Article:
@linuxdev , thx. That’s helpful to think about. I am in luck, that end users don’t have access to anything on the jetson (including the SD).

@snarky, also thank you. Yeah would need to discover exact steps to go from tarball to dual boot. That’s probably much simpler than actually running jetpack installer on the end user’s jetson.

On the topic of defining my own service file using systemd, is there a way to determine if the camera daemons are ready to use? I’m seeing my service try to use the cameras too quickly without the daemons fully booted. I also wonder if this process of waiting for cameras to be available is different per camera driver.

In systemd, you need to put in a dependency After= in your .service file, to make sure it starts after your dependencies.
If the NVIDIA system services do not properly publish their ready state, either through block-and-fork, or through Dbus, then you’re in trouble, and have to make your programs test whether things are ready when they start up, and keep spinning for a bit until they become ready …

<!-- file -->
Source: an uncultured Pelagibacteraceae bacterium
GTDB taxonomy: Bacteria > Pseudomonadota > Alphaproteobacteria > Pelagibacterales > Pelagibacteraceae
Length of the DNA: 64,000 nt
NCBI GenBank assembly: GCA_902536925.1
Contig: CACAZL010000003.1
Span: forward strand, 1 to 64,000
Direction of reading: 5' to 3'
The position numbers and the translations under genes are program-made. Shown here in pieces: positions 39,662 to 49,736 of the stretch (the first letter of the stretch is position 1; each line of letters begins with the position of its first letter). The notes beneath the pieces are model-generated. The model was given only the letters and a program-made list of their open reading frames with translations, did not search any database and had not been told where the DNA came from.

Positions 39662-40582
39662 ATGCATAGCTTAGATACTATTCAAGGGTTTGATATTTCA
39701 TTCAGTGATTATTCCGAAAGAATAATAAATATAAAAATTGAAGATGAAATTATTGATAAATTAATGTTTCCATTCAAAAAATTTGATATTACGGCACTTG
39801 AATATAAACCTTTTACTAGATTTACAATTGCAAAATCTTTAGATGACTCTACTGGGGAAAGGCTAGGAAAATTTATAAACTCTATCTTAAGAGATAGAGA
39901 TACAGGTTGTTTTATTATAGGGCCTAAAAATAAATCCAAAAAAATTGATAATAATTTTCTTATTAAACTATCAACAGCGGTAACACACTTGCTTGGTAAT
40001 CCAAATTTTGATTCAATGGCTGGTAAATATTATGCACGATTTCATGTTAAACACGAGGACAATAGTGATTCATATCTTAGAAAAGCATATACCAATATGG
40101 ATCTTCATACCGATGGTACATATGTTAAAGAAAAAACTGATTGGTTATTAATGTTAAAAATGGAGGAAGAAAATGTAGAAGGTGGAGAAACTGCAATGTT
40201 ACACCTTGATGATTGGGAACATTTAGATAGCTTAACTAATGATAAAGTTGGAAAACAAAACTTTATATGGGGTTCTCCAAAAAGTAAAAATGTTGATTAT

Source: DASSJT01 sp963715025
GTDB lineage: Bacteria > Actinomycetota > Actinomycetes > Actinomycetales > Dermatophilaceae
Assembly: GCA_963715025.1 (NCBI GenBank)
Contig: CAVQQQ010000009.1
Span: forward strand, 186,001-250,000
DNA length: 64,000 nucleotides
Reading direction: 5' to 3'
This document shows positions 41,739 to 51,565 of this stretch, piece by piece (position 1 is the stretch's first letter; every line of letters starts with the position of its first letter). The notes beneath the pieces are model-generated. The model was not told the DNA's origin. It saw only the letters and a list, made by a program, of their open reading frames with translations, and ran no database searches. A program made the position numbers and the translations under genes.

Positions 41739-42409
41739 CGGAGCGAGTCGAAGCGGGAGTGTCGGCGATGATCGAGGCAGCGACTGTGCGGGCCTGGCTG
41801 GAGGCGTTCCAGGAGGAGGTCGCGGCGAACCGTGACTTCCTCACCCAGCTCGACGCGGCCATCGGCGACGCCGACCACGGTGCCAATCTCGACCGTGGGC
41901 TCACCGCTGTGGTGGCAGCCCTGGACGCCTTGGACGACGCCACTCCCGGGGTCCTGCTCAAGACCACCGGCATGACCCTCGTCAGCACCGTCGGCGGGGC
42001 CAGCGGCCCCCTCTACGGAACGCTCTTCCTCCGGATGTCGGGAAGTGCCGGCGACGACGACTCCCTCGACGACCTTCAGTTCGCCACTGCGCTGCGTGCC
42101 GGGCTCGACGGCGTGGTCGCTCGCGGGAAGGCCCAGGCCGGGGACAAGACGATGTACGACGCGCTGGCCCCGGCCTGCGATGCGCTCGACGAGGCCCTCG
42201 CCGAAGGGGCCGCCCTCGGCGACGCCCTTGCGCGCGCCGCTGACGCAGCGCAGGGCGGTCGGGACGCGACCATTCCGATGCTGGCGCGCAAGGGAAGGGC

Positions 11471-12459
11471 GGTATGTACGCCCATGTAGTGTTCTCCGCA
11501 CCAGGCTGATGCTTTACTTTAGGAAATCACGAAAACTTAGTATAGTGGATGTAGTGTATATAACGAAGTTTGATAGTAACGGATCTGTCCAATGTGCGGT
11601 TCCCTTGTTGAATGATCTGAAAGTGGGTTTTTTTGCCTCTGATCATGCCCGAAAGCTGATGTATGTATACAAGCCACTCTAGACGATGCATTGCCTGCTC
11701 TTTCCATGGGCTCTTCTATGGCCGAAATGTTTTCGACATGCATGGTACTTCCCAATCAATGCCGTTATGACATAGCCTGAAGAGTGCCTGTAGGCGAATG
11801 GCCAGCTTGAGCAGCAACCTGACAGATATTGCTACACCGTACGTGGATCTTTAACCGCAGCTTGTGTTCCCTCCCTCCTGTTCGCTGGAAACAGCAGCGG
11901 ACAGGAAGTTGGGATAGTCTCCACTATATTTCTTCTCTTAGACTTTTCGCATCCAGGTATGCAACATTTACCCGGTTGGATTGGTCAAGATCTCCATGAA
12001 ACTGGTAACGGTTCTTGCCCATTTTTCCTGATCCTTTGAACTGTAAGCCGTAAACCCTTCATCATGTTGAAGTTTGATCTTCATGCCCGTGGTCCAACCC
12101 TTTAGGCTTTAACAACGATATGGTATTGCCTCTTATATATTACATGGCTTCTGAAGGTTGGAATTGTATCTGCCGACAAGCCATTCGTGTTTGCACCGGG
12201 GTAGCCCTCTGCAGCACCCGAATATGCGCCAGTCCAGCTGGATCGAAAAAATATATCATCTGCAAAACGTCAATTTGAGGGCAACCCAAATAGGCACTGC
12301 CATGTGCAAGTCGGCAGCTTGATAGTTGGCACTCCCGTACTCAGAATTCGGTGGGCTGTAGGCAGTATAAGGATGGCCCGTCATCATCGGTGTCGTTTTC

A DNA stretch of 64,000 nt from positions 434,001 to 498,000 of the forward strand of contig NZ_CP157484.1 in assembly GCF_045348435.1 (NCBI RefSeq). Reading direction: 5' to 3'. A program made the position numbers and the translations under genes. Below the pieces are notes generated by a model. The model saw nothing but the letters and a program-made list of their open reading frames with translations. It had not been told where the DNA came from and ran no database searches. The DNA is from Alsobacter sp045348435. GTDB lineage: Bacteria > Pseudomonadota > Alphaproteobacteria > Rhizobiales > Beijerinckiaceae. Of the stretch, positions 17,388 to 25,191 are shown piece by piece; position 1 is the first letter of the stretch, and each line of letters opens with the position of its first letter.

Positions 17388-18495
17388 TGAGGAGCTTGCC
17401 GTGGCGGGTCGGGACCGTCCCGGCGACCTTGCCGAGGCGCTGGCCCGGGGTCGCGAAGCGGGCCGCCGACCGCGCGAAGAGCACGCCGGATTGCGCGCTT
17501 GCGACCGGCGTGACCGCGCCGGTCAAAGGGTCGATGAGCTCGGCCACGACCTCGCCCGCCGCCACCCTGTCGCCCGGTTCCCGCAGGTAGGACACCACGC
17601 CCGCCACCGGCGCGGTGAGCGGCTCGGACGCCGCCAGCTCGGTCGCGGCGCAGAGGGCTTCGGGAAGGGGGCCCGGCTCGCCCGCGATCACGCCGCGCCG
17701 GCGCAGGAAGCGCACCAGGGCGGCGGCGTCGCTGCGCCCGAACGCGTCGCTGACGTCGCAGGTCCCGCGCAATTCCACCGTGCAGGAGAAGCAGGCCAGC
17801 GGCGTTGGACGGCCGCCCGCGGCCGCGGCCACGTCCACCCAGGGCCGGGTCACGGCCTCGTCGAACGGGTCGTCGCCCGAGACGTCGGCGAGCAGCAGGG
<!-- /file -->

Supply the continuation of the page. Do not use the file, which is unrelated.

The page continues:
@snarky, thx. Yeah, and thinking thru this, we should also consider the scenario of if the cameradaemon or some other dependencies fail after our processes have been using them. E.g. everythings fine for 3 hours, but then for w/e reason the camera daemon needs to be restarted. (Adding it to the original post here). Curious if someone knows all the components needed to restart. E.g. maybe its just the camera daemon or if there are other services as well.